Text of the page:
“Even if the global policymakers can’t agree, farmers need nothing more than their observations of the oak trees, the soil, the moon and the sweet food that results from their efforts to know that too much is at stake.”
To Future Farmers,
I can’t imagine what it will be like for you, many years in the future, but I hope that some elements of the California landscape are still around. I hope that the terrifically productive, deep soils that grow so much sweet and sustaining food will endure. I hope that the beautiful full moon will still be floating across the night sky encouraging seeds to sprout and grow.
When the oak trees that I planted here at Full Belly Farm are 100 years old they will still be youngsters – native Californians watching the changes coming over the landscape. I sometimes imagine the lifespan of the oak trees on our farm. Some of them were here when the Indians roamed. All of them have their roots deep in the California soil. I hope that the oak trees I planted will still be overseeing your planting, weeding and harvesting. I hope they will still be healthy. But what if the climate has changed drastically?
Growing food, tilling the soil, or working with sheep and cows as we do, can take a toll on the land. Maybe in your time farmers and farmland will be understood as a key to the solution. Farmers today are learning to be carbon stewards by keeping soil covered: with legumes that feed the soil; or hedgerows that harbor pollinators; or trees like the oaks, that take carbon in from the atmosphere, use it to grow, and pass it into the soil where it feeds soil microbes and is eventually stored for millennia. These farmers know that agriculture, so dependent on weather, will be one of the first victims of climate change. These farmers are acting on the knowledge that millions of acres of farmland hold the key to returning huge quantities of carbon back to be stored in soil.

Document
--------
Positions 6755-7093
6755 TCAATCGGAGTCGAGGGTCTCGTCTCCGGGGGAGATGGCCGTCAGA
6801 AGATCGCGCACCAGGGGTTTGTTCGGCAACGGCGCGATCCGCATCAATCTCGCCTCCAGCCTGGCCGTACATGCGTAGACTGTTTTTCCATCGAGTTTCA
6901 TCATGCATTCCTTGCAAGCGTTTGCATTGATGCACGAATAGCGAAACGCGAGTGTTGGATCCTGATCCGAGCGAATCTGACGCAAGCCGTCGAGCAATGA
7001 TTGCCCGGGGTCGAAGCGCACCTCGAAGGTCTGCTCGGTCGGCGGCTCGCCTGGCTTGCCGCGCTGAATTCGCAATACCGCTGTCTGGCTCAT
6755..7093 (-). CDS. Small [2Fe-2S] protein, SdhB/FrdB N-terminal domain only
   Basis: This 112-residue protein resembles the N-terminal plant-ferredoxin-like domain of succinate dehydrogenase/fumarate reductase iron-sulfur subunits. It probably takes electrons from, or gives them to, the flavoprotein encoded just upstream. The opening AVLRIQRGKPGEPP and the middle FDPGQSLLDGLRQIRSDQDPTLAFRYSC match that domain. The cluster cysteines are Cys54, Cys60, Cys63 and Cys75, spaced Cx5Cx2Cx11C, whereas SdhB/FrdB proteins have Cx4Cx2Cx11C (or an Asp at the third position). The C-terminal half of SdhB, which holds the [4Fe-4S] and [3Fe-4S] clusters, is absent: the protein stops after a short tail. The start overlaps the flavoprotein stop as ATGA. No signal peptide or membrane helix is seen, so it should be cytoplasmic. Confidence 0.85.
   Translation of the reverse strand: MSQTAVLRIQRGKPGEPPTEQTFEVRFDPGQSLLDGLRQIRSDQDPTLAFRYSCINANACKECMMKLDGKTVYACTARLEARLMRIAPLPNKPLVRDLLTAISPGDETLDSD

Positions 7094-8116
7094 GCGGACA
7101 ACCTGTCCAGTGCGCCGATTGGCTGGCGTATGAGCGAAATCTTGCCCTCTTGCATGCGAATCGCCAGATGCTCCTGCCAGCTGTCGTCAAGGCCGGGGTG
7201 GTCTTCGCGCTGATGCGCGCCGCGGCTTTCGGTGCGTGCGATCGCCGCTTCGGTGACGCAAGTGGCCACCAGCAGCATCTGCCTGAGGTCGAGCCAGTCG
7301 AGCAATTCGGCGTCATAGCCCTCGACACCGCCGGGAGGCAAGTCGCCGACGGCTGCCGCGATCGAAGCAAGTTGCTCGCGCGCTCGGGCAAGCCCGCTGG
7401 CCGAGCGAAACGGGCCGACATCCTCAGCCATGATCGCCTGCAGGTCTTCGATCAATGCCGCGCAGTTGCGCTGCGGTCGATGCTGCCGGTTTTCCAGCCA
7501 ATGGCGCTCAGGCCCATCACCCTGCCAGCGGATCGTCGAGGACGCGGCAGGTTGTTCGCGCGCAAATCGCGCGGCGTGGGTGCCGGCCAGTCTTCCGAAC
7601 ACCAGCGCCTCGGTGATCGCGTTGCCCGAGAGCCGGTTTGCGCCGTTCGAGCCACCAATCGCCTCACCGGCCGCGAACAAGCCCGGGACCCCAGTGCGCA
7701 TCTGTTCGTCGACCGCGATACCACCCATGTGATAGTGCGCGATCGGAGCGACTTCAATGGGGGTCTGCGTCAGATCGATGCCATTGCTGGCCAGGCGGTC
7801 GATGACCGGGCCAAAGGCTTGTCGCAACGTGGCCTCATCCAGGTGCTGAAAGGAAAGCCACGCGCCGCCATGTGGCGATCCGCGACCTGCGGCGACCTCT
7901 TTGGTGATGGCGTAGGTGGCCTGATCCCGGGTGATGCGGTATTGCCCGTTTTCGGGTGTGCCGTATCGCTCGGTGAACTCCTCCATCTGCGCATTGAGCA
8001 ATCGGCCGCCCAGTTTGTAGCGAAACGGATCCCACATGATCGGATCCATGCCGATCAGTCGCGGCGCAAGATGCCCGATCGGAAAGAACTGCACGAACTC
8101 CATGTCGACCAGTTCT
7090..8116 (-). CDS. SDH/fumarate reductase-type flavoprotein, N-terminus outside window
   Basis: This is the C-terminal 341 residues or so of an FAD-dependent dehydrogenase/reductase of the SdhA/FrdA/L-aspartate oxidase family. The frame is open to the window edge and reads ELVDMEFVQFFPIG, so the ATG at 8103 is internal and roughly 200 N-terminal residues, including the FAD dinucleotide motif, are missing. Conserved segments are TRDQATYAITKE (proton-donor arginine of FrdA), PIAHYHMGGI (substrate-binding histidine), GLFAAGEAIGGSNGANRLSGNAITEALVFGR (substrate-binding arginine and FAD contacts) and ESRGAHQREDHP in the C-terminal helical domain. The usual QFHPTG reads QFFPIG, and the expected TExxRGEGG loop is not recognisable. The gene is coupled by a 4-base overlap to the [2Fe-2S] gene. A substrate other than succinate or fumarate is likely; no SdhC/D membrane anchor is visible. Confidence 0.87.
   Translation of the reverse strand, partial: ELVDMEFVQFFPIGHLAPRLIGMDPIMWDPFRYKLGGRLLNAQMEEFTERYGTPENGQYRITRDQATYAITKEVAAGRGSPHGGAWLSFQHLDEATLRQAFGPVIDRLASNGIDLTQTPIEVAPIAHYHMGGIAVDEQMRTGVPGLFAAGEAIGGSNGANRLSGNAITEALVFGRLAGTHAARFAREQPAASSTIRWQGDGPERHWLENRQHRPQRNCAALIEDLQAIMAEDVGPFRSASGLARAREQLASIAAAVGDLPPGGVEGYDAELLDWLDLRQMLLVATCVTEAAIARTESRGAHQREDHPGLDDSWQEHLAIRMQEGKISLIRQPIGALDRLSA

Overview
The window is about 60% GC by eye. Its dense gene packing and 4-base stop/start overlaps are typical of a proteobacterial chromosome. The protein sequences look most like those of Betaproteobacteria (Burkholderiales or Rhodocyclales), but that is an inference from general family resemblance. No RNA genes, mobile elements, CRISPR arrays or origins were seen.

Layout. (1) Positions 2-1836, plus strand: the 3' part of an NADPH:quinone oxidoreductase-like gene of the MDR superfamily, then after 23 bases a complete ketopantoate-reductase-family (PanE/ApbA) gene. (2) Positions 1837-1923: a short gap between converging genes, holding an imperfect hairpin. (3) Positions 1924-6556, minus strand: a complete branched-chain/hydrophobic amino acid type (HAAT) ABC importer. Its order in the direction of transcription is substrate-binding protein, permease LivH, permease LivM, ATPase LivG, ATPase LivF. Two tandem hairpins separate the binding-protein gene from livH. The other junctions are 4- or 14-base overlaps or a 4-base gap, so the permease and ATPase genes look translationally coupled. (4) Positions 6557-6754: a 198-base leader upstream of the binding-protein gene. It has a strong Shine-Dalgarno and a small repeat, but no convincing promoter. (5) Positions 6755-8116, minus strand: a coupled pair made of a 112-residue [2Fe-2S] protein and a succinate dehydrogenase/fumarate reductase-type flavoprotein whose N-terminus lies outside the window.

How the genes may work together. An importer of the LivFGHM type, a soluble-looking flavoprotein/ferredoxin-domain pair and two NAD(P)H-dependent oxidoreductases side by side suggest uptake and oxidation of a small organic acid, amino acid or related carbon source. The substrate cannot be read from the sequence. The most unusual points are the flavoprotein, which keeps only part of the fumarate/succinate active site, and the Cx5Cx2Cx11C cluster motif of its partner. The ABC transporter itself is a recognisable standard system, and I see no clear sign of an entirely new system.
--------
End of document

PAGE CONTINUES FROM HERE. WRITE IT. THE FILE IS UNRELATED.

Some of the discussion at the U.N. climate talks in December will be about encouraging farming practices that will slow down climate change. If those discussions bear fruit and we increase the carbon in soils today, it will secure your ability to grow food for your communities tomorrow. Even if the global policymakers can’t agree, farmers need nothing more than their observations of the oak trees, the soil, the moon and the sweet food that results from their efforts to know that too much is at stake. The time to act is now.